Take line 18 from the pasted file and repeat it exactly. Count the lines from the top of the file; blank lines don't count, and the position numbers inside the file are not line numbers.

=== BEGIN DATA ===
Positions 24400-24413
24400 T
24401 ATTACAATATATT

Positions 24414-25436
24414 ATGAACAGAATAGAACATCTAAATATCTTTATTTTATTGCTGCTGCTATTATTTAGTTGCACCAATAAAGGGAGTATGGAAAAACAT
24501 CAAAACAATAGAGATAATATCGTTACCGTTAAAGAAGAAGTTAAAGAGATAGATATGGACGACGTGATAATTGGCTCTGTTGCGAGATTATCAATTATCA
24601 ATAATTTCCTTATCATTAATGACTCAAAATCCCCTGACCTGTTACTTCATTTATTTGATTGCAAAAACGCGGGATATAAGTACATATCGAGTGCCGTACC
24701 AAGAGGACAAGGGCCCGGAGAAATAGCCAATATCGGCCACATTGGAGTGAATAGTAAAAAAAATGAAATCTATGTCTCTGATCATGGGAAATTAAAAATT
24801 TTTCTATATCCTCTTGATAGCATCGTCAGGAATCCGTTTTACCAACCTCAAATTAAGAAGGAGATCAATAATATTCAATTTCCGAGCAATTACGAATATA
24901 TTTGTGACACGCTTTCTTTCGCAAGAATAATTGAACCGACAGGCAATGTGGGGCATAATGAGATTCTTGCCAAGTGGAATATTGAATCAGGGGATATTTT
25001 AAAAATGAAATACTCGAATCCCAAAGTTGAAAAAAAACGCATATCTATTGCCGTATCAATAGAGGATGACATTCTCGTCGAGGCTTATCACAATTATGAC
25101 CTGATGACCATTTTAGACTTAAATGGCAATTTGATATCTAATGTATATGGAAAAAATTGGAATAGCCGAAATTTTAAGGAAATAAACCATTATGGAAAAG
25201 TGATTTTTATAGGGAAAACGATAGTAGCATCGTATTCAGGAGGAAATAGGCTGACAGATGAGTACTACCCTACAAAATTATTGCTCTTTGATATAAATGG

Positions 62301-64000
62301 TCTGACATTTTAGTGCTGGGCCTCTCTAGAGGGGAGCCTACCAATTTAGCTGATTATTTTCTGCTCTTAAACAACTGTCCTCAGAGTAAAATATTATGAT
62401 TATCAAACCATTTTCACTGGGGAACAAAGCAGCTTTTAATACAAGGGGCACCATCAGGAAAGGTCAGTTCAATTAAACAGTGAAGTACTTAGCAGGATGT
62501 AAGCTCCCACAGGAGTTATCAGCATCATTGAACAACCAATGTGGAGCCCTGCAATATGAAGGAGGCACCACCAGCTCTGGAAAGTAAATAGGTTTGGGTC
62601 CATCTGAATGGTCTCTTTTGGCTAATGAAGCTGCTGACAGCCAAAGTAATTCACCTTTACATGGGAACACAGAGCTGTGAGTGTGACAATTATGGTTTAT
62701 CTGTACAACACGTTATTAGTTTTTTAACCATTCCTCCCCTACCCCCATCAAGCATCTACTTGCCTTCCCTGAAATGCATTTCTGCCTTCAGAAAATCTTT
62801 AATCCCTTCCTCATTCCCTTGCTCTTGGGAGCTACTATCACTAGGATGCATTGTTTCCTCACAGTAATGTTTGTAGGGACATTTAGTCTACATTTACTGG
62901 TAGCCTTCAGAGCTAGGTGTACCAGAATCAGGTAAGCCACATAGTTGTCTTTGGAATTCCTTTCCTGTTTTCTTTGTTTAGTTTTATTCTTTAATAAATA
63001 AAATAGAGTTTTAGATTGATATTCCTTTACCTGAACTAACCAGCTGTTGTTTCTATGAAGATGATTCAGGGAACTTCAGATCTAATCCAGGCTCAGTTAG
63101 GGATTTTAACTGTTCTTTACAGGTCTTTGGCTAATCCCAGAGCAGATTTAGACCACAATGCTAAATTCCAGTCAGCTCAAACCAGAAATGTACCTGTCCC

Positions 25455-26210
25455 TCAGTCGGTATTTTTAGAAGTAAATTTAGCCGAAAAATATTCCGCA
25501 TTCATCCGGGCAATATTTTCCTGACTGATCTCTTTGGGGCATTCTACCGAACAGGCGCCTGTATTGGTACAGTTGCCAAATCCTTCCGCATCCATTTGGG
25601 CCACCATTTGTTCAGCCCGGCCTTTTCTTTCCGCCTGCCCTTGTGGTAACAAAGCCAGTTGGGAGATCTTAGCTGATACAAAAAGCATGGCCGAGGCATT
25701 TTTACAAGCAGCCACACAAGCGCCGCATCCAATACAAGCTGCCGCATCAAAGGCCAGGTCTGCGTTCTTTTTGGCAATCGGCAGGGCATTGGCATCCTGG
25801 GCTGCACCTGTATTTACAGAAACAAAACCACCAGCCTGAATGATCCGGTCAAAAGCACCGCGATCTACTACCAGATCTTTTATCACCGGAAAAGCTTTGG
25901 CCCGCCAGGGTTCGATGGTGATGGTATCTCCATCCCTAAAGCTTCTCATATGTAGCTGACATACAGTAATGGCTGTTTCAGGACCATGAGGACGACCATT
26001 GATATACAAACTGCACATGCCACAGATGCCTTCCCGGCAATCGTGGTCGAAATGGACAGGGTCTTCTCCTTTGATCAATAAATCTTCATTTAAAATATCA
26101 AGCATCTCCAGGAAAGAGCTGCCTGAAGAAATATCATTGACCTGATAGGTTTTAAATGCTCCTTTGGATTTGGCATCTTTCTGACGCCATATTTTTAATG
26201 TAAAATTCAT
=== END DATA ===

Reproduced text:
62601 CATCTGAATGGTCTCTTTTGGCTAATGAAGCTGCTGACAGCCAAAGTAATTCACCTTTACATGGGAACACAGAGCTGTGAGTGTGACAATTATGGTTTAT